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Industrial equipment

From the evolution
of manufacturing
comes the evolution
of IT society

Canon industrial equipment drives
manufacturing in the IoT age

OLED manufacturing, supported by Canon

OLED panels, used for smartphones and televisions, offer such advantages as high image quality, outstanding black levels and low power consumption. With technological advancements enabling thinner and even bendable OLED panels, the growing demand is expected to continue.
Delivering high productivity and high quality, Canon Tokki’s OLED panel manufacturing equipment has established a dominant market position as an industry leader. In collaboration with Group companies Canon ANELVA and Canon Machinery, Canon Tokki conducts manufacturing, installation and maintenance services while undertaking the development of new equipment that will make possible higher definition and raise productivity.

Transport unit of OLED panel manufacturing equipment

Three Canon Group companies achieving high synergy

Canon Machinery holds a large share of the market for die bonders, which are used for bonding semiconductor die to a substrate. The company is also a leader in factory automation, manufacturing such custom equipment as automated assembly lines for lithium-ion batteries.
Canon ANELVA specializes in vacuum thin-film deposition technology, used in the fabrication of semiconductor and communication devices, and in sputtering equipment, which is essential to the production of hard disk drives (HDD) and LEDs.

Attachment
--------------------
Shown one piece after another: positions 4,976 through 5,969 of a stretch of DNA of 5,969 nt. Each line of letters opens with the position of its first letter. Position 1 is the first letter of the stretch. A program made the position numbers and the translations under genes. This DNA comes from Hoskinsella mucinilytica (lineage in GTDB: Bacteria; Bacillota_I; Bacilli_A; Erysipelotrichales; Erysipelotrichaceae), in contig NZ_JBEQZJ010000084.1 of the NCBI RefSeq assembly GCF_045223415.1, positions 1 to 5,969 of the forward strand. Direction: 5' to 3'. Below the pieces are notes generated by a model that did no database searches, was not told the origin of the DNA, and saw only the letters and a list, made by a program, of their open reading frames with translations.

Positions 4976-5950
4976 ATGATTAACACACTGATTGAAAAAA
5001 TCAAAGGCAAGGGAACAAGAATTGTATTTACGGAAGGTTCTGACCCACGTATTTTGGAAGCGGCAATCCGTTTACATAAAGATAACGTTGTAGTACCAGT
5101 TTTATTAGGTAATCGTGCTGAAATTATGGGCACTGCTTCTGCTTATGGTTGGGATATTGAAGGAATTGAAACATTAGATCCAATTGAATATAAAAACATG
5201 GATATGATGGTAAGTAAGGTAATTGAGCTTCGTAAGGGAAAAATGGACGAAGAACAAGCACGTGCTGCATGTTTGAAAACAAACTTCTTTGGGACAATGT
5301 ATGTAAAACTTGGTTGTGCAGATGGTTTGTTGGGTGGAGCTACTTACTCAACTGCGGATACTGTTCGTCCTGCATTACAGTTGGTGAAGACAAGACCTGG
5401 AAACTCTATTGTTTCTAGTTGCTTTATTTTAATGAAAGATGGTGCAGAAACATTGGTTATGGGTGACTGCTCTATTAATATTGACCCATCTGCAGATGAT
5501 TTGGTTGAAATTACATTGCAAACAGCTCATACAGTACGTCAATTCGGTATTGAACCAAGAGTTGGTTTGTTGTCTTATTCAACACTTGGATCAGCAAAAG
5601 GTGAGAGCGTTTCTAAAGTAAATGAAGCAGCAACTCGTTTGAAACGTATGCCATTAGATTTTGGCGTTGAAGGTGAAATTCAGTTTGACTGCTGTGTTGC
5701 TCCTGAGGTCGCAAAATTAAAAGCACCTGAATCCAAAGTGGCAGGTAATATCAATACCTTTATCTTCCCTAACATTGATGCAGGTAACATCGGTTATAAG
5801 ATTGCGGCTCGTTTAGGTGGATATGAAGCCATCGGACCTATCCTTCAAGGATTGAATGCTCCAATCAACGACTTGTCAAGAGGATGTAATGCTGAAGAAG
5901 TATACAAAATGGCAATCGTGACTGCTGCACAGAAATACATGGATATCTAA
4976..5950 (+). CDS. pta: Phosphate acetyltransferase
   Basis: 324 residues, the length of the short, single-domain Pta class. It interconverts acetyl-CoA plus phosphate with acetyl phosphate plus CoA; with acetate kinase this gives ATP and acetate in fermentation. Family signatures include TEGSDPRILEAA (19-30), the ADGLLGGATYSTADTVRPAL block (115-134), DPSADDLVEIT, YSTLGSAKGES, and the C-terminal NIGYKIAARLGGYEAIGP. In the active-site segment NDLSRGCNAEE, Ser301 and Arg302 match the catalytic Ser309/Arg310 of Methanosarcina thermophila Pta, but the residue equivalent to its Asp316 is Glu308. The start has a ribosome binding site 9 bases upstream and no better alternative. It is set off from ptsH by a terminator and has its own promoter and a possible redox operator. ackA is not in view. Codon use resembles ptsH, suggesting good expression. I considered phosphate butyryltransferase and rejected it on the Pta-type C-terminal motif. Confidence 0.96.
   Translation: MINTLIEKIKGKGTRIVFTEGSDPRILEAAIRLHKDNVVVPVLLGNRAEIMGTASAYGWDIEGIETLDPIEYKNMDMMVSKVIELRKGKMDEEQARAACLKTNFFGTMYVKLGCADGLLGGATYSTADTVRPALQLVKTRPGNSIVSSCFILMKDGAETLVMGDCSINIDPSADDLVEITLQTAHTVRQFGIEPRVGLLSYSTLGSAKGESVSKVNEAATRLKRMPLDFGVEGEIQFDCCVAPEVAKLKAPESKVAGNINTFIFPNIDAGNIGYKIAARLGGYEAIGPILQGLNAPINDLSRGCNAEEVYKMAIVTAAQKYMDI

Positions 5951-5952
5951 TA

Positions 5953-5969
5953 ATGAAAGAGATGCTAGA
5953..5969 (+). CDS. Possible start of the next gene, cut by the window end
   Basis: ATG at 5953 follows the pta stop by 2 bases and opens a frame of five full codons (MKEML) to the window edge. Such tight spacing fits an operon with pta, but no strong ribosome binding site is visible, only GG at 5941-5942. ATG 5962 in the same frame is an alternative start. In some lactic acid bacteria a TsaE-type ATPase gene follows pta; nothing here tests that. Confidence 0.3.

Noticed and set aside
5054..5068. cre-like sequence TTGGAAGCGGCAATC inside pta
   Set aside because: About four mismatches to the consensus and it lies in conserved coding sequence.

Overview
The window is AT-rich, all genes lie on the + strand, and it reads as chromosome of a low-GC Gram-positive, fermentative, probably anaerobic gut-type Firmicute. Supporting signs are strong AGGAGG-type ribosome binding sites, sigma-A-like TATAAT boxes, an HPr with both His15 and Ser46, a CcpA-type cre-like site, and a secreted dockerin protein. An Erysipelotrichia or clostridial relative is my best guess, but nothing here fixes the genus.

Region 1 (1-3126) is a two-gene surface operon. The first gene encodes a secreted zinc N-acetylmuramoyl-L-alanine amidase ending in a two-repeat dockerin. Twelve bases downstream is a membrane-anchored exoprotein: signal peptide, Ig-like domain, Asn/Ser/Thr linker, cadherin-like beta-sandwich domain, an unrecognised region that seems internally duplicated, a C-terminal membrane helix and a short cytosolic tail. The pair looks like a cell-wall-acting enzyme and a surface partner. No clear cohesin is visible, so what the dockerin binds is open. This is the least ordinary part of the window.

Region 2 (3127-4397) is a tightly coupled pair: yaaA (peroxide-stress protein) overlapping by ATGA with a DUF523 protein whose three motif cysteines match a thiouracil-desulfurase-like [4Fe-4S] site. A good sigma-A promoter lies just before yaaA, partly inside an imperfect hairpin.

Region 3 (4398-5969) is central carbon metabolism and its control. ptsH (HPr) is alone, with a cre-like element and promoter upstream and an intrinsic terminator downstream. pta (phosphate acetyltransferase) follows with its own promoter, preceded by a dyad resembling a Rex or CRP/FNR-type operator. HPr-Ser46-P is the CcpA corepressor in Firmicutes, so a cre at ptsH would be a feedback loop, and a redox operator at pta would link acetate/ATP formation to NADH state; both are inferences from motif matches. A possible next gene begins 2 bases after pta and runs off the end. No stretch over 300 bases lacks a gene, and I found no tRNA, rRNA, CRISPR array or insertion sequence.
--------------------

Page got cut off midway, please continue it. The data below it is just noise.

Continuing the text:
Together with Canon Tokki, Canon Machinery and Canon ANELVA are pioneering the development of industrial equipment for manufacturing next-generation semiconductor and electronic devices. The three Group companies closely collaborate on manufacturing technology, procurement and logistics while expanding business through development of new products and services.

Canon ANELVA’s sputtering equipment plays a major role in the manufacturing of semiconductor devices

Nanoimprint lithography, the ultimate microfabrication technology

In the drive toward greater miniaturization of circuit patterns, the semiconductor lithography equipment that uses light to etch patterns onto the silicon wafers has become ever larger and more expensive.
In pursuit of an alternative, Canon developed nanoimprint lithography technology, which entails the simple principle of a mold, or mask, being pressed like a stamp onto a resist on the wafer surface. Today, nanoimprint lithography is gaining recognition as a more compact system that can reduce the cost of semiconductor manufacturing.

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